How to Successfully Dismantle the Welfare State

A slug on my doorstep.

 

The amount of government we have now compared to the streamlined variety of government we need is so different, and the political forces pushing for large government — the modern welfare state, for example — so strong and persistent, it is hard to imagine any real, substantial movement in the direction of less government.

Bill Clinton said he had “ended welfare as we know it.” But only one program was really affected. The “food stamp” program, recently cut back, is still going strong. Many people have been farmed out to the Social Security Administration under the vague grounds of “disability.” The  ranks of adult “wards of the state” grow every day. Where would be the will to really cut back?

And yet many libertarians say that they do not want cutbacks: such programs must be “abolished,” like slavery was abolished. Easier said than done. For one, it took a bloody civil war — a war of suppression, a war against secession — to bring that about. I cannot imagine anyone suggesting that, today. The political forces that would mount against any large attack on the welfare state would be insurmountable. It strikes me that only a complete financial collapse would allow such a thing in America.

And it strikes me that our current batch of politicians may be, inadvertently, working towards that.

But that is hard to plan for. And the usual outcome of a catastrophe is tyranny. So maybe I am wrong. Would there be a less intrusive, less socially divisive way of getting rid of, say, federal aid to the poor?

First, my libertarian friends might as well recognize the obvious: if the federal government got out of the “welfare” biz, most state governments would continue the job, at least to some extent. So there is almost certainly no immediate cessation, across the board, of state aid as such. Once again, not barring a complete collapse.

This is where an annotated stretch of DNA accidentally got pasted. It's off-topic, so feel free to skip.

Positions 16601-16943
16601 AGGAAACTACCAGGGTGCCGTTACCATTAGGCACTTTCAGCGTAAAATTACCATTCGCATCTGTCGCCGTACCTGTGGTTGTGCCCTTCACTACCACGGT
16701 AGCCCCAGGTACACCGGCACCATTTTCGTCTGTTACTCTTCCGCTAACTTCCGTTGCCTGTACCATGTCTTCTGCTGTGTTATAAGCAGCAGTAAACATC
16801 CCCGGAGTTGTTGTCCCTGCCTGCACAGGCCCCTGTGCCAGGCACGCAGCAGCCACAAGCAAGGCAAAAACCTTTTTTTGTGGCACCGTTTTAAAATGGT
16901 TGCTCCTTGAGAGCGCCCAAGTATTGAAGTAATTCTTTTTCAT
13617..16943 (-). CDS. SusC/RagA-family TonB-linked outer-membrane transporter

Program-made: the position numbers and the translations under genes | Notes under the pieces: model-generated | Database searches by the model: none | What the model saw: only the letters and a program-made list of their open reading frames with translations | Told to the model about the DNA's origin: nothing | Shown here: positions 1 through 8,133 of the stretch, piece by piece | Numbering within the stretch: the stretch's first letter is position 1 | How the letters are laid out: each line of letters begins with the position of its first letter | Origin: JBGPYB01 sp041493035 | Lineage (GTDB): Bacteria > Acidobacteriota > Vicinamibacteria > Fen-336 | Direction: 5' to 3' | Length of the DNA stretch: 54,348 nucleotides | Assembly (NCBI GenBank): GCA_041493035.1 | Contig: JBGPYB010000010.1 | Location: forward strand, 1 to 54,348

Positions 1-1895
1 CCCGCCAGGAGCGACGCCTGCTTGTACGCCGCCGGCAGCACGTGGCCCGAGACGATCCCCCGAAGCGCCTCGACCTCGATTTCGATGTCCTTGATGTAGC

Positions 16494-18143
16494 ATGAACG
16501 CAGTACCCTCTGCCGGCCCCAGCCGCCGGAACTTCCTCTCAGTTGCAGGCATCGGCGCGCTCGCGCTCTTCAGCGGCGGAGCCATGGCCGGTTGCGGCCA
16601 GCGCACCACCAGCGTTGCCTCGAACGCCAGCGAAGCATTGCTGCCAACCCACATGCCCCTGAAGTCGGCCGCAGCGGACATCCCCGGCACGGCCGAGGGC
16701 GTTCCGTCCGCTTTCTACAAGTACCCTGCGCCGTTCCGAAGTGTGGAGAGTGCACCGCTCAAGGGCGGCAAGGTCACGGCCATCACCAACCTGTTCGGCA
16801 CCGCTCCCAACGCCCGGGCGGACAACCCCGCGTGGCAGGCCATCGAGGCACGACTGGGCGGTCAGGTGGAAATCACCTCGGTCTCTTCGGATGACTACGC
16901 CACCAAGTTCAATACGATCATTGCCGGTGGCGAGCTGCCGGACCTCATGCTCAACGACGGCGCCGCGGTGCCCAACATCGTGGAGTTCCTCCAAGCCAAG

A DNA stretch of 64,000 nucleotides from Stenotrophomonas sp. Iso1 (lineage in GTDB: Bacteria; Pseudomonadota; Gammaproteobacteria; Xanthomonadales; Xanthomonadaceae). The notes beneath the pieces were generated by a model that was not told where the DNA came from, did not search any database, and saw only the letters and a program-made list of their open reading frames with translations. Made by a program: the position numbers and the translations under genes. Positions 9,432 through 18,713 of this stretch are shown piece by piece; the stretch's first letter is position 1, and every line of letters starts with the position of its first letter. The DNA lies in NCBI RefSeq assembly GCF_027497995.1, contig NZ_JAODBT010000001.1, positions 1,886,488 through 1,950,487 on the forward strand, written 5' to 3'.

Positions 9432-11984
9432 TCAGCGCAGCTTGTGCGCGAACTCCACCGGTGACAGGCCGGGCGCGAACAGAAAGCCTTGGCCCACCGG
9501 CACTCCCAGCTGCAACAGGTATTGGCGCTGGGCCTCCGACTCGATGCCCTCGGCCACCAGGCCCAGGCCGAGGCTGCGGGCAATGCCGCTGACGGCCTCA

And it is also the case that cutting off aid to the poor before cutting off bailouts of the rich would also be politically unpopular, and, in fact, hard to argue for. I know libertarians who say that all subsidy is equally immoral, but try convincing a non-doctrinaire citizen of that. Try.

So, imagine Social Security reformed in a few strategic ways. Imagine . . . what next? How should one go about cutting back on what used to be called the Food Stamp program?

Well, for every major cutback to federal assistance to the poor, there must first be cut assistance to the rich. If one does it in a concerted, rational way, one might make headway. Explicitly tie cuts to the welfare state to cuts to dirigiste state capitalism. End agribiz subsidies, then go after subsidies to the poor.

Second, instead of making immediate cut-backs, announce a future freeze. In your bill, which you will promote in Congress, declare that all benefit hikes to any person or family will be prohibited. This second step is Freeze One.

Third, there’s Freeze Two. You stipulate that nine months after the bill is signed into law, or Congress over-rides a presidential veto, new recipients will not be enrolled. The nine-month delay is there for the simple reason of due warning, to allow time for sexually active poor people to reappraise their lifestyles. Start using double protection in coitus. That sort of thing.